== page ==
Egypt on Monday unveiled a granite sarcophagus of a high-ranking official under King Ramesses II in the 19th Dynasty about 3,300 years ago, the Ministry of Antiquities and Tourism said in a statement.
"A red sarcophagus was discovered by an Egyptian excavation mission at the Saqqara archaeological site in the south of Cairo," Xinhua news agency quoted Mostafa Waziri, secretary-general of the Supreme Council of Antiquities, as saying.
The high-ranking official, identified as Ptah-em-uya, was a royal secretary, chief overseer of cattle, and head of the treasury of the Ramasseum, Ramesses' funerary temple in the Theban necropolis in Luxor city, according to Waziri.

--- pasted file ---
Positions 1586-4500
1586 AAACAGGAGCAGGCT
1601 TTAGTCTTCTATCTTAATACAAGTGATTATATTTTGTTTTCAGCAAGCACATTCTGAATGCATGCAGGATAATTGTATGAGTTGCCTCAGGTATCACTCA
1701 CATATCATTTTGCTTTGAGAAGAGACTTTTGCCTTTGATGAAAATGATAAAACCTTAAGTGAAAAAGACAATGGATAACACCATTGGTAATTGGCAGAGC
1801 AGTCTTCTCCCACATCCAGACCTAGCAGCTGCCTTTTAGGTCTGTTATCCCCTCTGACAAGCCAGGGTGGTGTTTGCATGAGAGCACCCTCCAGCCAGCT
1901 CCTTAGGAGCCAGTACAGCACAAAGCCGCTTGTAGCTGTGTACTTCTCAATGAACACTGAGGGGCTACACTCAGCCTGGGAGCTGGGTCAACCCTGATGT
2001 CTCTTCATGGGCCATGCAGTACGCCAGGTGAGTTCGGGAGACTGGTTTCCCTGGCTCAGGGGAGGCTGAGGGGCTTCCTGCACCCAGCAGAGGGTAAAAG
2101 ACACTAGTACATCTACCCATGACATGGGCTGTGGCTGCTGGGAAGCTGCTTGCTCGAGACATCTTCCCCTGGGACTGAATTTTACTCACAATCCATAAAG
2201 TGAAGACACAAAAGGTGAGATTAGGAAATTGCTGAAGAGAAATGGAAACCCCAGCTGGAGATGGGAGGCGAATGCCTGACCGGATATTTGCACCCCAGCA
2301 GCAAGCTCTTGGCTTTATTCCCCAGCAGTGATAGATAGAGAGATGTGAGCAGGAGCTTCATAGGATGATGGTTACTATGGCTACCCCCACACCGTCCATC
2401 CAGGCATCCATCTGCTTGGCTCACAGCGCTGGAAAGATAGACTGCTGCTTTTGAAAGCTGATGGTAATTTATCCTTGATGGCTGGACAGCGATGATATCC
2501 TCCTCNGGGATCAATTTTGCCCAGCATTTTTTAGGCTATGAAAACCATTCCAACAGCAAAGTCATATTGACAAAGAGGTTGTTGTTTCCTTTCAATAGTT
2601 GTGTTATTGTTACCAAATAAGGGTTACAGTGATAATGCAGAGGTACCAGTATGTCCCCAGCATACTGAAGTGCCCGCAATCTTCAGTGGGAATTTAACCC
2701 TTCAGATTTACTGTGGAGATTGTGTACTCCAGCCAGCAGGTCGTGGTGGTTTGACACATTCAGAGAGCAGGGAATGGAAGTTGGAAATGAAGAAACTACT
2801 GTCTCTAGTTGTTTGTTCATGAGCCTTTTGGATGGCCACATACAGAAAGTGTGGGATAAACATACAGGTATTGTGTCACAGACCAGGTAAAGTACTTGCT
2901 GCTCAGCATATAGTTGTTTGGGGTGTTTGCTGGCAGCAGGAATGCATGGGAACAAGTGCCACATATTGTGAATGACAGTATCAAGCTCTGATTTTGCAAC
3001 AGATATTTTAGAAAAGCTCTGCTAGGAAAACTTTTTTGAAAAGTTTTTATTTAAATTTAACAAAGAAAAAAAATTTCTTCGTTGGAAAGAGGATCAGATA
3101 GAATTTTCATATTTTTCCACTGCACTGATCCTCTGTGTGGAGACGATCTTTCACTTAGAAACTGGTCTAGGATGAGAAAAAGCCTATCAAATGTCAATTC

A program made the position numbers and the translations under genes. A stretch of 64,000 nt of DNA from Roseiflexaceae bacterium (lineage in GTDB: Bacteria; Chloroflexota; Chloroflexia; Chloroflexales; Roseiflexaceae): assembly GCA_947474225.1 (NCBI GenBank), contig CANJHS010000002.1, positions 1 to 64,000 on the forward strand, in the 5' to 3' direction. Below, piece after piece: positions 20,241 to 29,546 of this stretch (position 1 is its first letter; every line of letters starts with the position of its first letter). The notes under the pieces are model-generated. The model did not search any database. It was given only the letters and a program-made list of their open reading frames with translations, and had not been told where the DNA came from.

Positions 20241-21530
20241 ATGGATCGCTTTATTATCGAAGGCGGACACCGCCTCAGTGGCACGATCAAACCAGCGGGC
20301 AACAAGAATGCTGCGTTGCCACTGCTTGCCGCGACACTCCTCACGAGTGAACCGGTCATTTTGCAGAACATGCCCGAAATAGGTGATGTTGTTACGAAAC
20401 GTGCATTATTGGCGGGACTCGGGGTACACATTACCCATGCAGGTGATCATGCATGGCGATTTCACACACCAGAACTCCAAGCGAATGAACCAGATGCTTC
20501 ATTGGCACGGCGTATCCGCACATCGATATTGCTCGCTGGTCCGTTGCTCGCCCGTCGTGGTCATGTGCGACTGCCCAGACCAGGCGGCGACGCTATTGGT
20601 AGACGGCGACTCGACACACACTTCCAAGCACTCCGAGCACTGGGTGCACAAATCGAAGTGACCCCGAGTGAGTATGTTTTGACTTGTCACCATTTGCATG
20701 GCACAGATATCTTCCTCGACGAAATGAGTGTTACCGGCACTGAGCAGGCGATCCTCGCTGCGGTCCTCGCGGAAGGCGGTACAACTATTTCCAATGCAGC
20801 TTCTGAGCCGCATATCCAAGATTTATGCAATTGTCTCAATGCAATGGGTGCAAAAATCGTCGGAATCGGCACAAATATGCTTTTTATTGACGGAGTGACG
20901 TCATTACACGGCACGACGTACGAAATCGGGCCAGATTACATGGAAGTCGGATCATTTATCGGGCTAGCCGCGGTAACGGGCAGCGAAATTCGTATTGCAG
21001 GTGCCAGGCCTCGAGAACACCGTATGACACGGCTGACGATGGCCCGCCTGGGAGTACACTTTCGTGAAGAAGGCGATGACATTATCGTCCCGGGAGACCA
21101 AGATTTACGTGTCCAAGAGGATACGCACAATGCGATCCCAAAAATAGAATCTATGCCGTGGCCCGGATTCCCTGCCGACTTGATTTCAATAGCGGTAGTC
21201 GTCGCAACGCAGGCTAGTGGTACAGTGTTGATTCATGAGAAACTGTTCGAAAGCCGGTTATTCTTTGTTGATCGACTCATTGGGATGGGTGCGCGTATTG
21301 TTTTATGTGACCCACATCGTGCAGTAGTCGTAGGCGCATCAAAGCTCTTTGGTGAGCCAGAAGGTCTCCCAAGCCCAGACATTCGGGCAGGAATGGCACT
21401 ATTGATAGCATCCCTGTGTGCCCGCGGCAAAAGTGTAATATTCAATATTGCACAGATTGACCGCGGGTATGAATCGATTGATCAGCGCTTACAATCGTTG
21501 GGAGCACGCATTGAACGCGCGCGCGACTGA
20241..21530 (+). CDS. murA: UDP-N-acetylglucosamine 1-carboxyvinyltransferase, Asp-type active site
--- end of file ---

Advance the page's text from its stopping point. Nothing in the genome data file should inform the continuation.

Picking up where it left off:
Ptah-em-uya's tomb was found last year, he noted.
The Egyptian team managed to enter the tomb of the nobleman and found his sarcophagus covered in texts about safeguarding the dead, and scenes representing the sons of the god Horus, Waziri said.
Initial investigations of the sarcophagus showed that it was broken and robbed in ancient times because there is no sign of materials used for mummification.
Ramesses II, commonly known as Ramesses the Great, was the third pharaoh of the 19th Dynasty of Egypt.
He is often regarded as the greatest, most celebrated, and most powerful pharaoh of the New Kingdom, itself the most powerful period of Ancient Egypt.